Left Gravesend on August 8, at 3 a.m., and proceeded to sea, having on board 33 married couples, with 29. boys, 31 girls, and 11 infants; 40 single men, 42 single women, 3 cabin passengers, and a crew of 33, making a total of 255 souls. Discharged the pilot on the 10th of the Start; on the 24th the N.E. Trades were fallen in within latitude 35 degs N. having experienced a continuance of westerly gales in the interim. The N.E. Trades proved very light, and were lost in 16 degs N., on the 31st August. From the 31st August to September 5th were in company with and received a visit from the ship St. Leonard's, from London to Wellington, with passengers. From September 1st to 13th experienced the usual variable winds, calms, and rains, when the S. E. Trades were picked up in latitude 1 deg 10 mins N. crossed the Equator on September 14, in longitude 23 degs W., 35 days from the Start. Very moderate S.E. Trades were experienced, the average daily runs being 160 miles, when they were lost on September 23, in latitude 23 S., longitude 32 W. To the end of the month ordinary weather was experienced, but from that date much better runs were made, the vessel averaging from 200 to 280 miles per day. On Oct. 2nd Tristan d'Acunha was sighted, when a run of 325 miles was made, being the only day on the whole passage that the full speed of the ship could be maintained throughout the twenty-four hours. Experienced cold stormy weather with much hail and snow until nearly in the longitude of Cape Lenin. Passed the meridian of Greenwich on October 6, in latitude 39 degs S., and the meridian of the Cape on the 10th, in latitude 42 degs S., the maximum latitude attained being 43 degs South. On October 12th and 13th an enormous quantity of icebergs and floating ice were fallen in with, in latitude 43 deg to 41 degs S., longitude 32 degs to 38 degs E. The ice was so thick that the vessel had to be conned from the forecastle during a whole night and part of next day, and made her way through the pack under easy sail. The ice was never lost sight of for a distance of 180 miles. The meridian of Tasmania was passed on November 3rd, the ship having sailed 7570 miles since October 2nd, being en average of 230 miles per day. Experienced unsteady Northerly and N.E. winds with continued rain and thick weather. Soundings were had South of the Grey River on the afternoon of the 6th instant, but the weather being thick no observations could be obtained, and no progress was made until the morning of November 9, the land off Rock Point being made at noon that day, 91 days from the Start; passed Cape Farewell the same evening, arriving off the Lighthouse yesterday at noon. She spoke the following vessels.— August 13, steamer Northumberland, bound from Melbourne to London, in latitude 49 degs N., longitude 8 degs W.; August 18, ship Slieve Donard, bound from Bombay to Liverpool in 45 degs N., 16 degs W.; August 31st, ship St. Leonards, in company, latitude 16 degs N., longitude 27 degs W.; September 2, ship British Consul, bound from London to Calcutta, 26 days out, in latitude 11 degs N., longitude 27 degs W,; September 5, parted company with the St Leonards in latitude 8 degs N., longitude 24 degs W. The Mataura brought three cabin passengers for Otago— Mr and Mrs Binney and son. She will sail for Port Chalmers about Saturday next. The following testimonials were presented to the captain and doctor yesterday.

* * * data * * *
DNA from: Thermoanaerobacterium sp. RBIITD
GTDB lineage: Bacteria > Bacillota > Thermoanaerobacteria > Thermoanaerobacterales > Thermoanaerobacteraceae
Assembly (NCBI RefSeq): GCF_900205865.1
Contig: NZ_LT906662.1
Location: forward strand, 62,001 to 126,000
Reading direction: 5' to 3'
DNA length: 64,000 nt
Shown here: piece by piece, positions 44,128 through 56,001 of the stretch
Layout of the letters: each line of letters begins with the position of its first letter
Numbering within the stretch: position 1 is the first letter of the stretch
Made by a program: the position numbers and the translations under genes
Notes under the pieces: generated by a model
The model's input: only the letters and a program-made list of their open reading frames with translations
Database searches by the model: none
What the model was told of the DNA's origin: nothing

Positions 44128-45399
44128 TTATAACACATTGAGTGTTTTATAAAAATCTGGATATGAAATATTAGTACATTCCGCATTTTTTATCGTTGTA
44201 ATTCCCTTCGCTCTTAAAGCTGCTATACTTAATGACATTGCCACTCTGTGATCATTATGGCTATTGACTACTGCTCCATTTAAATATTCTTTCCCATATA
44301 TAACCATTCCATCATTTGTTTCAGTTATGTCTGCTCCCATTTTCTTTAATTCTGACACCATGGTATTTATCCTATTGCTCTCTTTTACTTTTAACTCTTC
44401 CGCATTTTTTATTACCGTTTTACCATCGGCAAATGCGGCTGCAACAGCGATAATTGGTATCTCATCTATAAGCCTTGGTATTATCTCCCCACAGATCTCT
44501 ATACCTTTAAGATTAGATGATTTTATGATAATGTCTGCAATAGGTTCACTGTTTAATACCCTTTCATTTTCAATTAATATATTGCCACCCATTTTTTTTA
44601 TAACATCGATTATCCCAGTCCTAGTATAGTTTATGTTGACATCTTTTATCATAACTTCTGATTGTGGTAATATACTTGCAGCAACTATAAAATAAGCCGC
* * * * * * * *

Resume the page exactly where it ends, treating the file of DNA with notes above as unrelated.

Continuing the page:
To Captain John Gorn, ship Mataura, Nelson.